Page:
Influence of Professional Learning on Elementary Teacher Self-Efficacy in Teaching with an Integrated STEM Approach

D Ty Arendall, Thomas Casteel, Brad Lewis, Jodi Newton, Leslie s Ennis, Karen J Birkenfeld


The purpose of the qualitative study was to determine the influence of key features of professional learning on teacher efficacy/attitudes towards Science Technology Engineering and Math (STEM) instruction. The study utilized a purposeful sampling of elementary teachers with a minimum of three years of experience in teaching STEM. The seven teachers selected for the study were from three school districts recognized for strong STEM programs, and they were identified by gatekeepers in those districts as highly confident and effective teachers of STEM. Rather than seeking to identify specific professional development models, the researchers sought a broader understanding of professional learning –specifically seeking to identify learning features that contributed to teacher self-efficacy in STEM. Data collected from structured interviews were analyzed using qualitative methods to answer research questions and determine a grounded theory. The data suggest that the following aspects of professional learning enhanced participants’ self-efficacy to teach STEM: a) student focus, b) STEM learning continuum, c) networking, d) expertise, and e) culture. In addition, the researchers determined that the five core features of teacher professional learning first described by Desimone (2009) were present in the data: a) content focus, b) active learning, c) coherence, d) duration, e) collective participation. The researchers conclude by offering practical recommendations for educators seeking to implement STEM, as well as suggestions for future research studies.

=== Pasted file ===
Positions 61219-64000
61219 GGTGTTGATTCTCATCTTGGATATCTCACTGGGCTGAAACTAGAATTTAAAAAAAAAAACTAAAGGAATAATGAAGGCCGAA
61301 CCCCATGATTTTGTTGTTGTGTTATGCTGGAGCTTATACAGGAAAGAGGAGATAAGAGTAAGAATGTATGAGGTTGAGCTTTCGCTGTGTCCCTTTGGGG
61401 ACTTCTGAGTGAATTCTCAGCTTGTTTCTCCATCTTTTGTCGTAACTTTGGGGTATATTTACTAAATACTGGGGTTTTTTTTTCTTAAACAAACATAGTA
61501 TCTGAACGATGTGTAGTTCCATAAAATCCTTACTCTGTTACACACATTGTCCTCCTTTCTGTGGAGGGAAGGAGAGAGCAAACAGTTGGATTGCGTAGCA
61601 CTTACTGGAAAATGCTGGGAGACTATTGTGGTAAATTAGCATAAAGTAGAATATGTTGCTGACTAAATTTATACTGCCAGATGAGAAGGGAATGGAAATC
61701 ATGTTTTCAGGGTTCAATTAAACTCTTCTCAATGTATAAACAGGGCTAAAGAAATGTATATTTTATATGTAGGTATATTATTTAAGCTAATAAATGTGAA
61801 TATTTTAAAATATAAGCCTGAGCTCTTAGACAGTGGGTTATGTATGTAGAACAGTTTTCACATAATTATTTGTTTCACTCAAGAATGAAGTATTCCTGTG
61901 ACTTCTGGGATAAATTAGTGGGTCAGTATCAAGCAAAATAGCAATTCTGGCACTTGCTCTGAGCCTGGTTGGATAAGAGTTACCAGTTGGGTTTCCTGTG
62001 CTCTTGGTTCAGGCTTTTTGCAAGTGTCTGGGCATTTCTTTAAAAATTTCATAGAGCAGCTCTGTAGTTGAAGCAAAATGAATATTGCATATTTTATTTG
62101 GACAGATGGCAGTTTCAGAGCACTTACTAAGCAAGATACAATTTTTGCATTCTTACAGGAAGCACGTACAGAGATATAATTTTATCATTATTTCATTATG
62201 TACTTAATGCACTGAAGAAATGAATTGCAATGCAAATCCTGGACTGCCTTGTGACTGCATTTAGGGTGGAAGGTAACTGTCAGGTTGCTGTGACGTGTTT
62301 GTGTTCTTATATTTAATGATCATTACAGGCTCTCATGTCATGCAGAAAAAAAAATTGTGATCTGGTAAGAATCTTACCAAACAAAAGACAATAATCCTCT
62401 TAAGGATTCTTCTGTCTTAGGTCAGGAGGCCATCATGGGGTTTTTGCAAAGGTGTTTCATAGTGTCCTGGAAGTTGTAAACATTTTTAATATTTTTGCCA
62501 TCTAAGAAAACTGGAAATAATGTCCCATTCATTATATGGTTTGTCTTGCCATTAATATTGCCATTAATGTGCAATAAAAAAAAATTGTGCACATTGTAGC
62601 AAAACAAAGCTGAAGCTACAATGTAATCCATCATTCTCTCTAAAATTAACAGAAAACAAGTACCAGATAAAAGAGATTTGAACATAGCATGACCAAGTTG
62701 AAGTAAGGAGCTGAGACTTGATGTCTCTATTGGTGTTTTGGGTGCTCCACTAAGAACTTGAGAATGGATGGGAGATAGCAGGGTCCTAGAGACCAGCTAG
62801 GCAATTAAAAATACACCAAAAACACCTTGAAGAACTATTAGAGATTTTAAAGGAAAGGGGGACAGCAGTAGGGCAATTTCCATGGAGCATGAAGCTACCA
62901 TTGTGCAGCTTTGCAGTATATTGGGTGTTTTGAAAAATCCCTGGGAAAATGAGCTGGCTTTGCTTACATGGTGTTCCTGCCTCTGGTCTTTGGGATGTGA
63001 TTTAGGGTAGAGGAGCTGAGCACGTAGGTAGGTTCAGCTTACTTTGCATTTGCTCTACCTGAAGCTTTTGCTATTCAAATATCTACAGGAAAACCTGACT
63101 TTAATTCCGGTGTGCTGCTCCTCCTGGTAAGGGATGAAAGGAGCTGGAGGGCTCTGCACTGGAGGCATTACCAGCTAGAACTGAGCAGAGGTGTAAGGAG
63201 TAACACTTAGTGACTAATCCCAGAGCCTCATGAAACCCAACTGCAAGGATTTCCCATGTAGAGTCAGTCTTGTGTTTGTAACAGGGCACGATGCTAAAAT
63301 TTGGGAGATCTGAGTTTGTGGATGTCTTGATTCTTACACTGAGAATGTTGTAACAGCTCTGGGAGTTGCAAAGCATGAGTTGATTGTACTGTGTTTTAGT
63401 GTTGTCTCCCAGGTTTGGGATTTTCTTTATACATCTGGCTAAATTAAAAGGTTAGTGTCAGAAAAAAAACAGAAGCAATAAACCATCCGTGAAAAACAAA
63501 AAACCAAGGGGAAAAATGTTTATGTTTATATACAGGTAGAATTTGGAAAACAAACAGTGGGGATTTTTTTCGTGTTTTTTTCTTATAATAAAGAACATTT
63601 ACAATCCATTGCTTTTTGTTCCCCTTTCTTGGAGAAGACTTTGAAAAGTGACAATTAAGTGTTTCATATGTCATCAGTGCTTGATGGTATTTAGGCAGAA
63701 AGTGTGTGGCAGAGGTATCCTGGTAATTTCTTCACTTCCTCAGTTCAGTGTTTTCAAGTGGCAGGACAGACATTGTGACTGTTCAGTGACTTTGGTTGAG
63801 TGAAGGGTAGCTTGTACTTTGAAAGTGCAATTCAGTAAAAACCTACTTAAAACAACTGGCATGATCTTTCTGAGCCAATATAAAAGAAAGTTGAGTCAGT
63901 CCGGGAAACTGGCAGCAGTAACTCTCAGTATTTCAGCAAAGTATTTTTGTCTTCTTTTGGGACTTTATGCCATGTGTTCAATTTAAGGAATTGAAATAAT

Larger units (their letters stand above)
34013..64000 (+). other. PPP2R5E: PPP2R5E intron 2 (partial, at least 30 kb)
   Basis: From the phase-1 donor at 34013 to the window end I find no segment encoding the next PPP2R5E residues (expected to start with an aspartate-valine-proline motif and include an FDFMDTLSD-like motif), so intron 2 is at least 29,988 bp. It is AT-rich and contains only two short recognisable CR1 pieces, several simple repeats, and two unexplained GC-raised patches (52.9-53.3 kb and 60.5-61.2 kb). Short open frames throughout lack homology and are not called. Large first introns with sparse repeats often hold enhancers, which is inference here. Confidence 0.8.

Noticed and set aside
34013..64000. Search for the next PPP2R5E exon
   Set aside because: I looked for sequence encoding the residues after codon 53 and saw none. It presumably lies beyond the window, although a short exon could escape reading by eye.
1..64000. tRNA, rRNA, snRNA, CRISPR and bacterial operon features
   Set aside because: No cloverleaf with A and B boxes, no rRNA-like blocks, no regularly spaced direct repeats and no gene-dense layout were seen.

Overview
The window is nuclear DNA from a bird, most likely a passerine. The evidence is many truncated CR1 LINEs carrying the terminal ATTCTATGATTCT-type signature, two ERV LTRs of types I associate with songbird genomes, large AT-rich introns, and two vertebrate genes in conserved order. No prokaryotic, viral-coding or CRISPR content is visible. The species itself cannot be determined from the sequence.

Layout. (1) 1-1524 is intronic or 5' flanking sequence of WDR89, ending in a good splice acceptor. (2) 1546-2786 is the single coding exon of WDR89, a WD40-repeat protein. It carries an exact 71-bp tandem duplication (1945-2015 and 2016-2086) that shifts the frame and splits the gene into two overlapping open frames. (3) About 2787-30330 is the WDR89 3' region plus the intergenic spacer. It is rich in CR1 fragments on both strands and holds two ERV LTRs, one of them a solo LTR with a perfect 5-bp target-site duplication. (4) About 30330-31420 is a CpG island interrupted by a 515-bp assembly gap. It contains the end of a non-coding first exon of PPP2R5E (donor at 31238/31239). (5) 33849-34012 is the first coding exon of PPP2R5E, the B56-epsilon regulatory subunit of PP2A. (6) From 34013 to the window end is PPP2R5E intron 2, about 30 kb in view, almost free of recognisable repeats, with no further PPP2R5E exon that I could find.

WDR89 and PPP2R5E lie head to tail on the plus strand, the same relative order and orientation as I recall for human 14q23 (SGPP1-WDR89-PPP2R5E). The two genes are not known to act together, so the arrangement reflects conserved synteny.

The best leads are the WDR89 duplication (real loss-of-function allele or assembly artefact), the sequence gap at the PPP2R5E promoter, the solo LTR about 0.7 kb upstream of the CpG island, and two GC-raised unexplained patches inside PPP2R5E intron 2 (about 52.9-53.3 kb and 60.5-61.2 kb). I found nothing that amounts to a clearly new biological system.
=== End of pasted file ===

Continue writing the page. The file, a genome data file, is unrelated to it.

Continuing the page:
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Copyright (c) 2018 D Ty Arendall, Thomas Casteel, Brad Lewis, Jodi Newton, Leslie s Ennis, Karen J Birkenfeld

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International Journal of Education ISSN 1948-5476


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